gladiolus (Acidanthera) flourishing in a cooler-climate
Over the past 35 years, I've had success in my garden
with fringe tree (Chionanthus virginicus), silverbell
tree (Halesia carolina), yellow wood (Cladrastis
lutea), sweet gum (Liquidambar styraciflua)
and my favorite shrub, dwarf fothergilla (Fothergilla
gardenii). Though many of these are considered warmer-climate
plants, they've managed to do well, even thrived, as have
many of their offspring that I've given to friends as
far away as Quebec's Eastern Townships (Canadian zone
5a, American zone 4a). This raises the question, what's
happening with plant hardiness? Is it global warming,
special microclimates, new hybrids and cultivars, or improved
over-wintering techniques? While the answer may be somewhat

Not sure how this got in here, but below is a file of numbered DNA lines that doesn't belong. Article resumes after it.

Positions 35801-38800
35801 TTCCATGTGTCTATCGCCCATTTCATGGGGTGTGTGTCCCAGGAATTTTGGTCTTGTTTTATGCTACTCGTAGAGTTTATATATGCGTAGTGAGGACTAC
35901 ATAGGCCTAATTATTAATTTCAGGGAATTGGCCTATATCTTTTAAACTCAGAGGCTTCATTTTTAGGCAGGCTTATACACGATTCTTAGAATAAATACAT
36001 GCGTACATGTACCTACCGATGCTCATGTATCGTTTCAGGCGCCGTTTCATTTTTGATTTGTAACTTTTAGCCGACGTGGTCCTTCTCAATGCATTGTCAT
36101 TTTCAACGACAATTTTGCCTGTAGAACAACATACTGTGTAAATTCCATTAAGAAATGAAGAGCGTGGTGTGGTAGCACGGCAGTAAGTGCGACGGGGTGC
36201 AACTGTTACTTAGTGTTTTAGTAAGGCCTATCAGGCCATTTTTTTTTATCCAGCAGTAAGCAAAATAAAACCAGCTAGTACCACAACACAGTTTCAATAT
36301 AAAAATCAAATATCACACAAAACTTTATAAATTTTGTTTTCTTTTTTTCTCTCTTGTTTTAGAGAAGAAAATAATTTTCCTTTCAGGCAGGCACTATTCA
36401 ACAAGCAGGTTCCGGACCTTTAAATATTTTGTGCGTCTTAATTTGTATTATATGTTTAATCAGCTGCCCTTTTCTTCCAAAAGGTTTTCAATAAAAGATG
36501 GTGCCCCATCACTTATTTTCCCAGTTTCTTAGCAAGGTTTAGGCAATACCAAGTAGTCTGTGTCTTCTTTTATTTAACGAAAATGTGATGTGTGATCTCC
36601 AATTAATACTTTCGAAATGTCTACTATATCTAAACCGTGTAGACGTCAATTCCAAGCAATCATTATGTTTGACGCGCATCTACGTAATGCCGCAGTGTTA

unclear, what is obvious is that only through experimentation
can we discover the extensive range of some of these plants.
Plant labels and nursery catalogs commonly indicate
a plant's hardiness by listing its likely northern limit
or, alternatively, the range for its cold and warm limits.
Plant hardiness zones are based on the average climatic
conditions of the area, including winter temperatures,
frost-free periods, maximum snow cover, maximum wind
speeds, amount of rainfall, etc. Zones with lower numbers
represent colder areas, those with higher numbers, warmer
ones. There are, however, certain significant "swing
factors". In central and Southern Ontario, for
example, the winter of 2012 was mild and almost snow-free.
Unfortunately, however, a cold snap in the early spring
had significant implications for fruit and magnolia
blossoms, which were badly frozen. It's important to
use plant hardiness zones as a guideline for plant selections,
since they could have implications for plant guarantees;
however, they are open to interpretation and debate.